Also known as an arithmetic progression, a finite sequence of at least three numbers, or an infinite sequence, whose terms differ by a constant, known as the common difference.
For example, starting with 1 and using a common difference of 4 we can get the finite arithmetic sequence: 1, 5, 9, 13, 17, 21, and also the infinite sequence 1, 5, 9, 13, 17, 21, 25, 29, ..., 4n + 1, ... In general, the terms of an arithmetic sequence with the first term a0 and common difference d, have the form an = dn + a0 (n = 1, 2, 3,...).
Does every increasing sequence of integers have to contain an arithmetic sequence? Surprisingly, the answer is no. To construct a counter-example, start with 0. Then for the next term in the sequence, take the smallest possible integer that doesn't cause an arithmetic sequence to form in the sequence constructed thus far. (There must be such an integer because there are infinitely many integers beyond the last term, and only finitely many possible sequences that the new term could complete.) This gives the non-arithmetic sequence 0, 1, 3, 4, 9, 10, 12, 13, 27, 28, ...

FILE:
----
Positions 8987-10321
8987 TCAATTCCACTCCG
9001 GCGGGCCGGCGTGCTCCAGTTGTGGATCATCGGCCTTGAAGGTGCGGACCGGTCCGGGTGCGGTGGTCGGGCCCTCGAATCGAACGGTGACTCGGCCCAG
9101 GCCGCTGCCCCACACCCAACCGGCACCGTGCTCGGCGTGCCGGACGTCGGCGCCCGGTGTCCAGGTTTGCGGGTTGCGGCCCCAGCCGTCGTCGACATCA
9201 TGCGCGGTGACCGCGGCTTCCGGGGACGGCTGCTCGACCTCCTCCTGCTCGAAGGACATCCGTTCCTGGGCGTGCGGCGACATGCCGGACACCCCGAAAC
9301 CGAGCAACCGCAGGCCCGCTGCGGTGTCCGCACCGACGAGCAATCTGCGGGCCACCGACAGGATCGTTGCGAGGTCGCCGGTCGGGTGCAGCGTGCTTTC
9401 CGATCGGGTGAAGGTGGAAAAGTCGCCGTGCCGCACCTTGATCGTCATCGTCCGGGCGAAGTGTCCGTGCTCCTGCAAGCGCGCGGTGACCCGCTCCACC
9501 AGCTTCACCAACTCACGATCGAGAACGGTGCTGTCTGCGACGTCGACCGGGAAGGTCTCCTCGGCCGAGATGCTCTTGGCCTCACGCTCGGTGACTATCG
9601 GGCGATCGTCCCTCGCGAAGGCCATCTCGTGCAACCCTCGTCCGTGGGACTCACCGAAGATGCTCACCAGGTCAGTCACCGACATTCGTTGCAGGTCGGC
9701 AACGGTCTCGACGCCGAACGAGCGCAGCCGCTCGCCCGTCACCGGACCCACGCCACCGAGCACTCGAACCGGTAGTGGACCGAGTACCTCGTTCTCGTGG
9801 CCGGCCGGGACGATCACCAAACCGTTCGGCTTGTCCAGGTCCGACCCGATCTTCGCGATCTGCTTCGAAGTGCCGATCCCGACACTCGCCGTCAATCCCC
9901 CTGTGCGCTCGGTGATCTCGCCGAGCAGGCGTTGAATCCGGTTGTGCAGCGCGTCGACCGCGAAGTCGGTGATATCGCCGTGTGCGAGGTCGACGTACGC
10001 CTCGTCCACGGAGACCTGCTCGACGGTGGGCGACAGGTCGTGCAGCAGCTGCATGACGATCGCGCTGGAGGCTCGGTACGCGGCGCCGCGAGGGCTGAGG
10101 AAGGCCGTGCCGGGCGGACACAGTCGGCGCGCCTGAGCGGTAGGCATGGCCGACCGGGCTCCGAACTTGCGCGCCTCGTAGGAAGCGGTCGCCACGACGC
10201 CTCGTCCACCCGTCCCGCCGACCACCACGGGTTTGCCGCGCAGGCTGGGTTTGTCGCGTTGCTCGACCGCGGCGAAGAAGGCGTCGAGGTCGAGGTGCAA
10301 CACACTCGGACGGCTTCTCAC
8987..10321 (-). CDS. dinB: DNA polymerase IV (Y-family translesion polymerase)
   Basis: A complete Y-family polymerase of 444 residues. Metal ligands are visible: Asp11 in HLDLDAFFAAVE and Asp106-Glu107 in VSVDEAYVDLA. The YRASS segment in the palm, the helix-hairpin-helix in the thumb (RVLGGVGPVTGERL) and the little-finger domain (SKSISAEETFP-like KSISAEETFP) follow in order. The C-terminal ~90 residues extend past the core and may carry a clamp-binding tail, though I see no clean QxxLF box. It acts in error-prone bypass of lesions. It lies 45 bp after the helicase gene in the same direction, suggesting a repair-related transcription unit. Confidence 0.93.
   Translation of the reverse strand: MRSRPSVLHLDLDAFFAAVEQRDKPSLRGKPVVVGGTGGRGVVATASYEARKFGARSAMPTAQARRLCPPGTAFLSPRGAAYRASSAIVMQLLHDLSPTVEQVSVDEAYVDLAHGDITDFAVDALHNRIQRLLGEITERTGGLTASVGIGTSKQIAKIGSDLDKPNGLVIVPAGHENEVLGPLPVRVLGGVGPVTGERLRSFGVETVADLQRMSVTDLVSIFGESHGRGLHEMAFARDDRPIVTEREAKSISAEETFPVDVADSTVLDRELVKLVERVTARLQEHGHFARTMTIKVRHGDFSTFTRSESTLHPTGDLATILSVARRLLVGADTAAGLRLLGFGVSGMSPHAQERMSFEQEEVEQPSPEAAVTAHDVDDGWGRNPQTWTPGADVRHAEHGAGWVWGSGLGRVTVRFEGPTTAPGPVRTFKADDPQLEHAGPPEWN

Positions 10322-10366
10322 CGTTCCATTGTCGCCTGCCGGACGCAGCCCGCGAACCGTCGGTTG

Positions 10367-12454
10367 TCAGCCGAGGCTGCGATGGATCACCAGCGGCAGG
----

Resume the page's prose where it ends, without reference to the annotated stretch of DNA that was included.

If the terms of an arithmetic sequence are added together the result is an arithmetic series, a0 + (a0 + d) + ... + (a0 + (n - 1)d), the sum of which is given by:
The arithmetic mean of two terms, as and as+2 is given by (as + as+2)/2 = as+1.
Related entries• geometric sequence
• harmonic sequence
Related category• SERIES AND SEQUENCES
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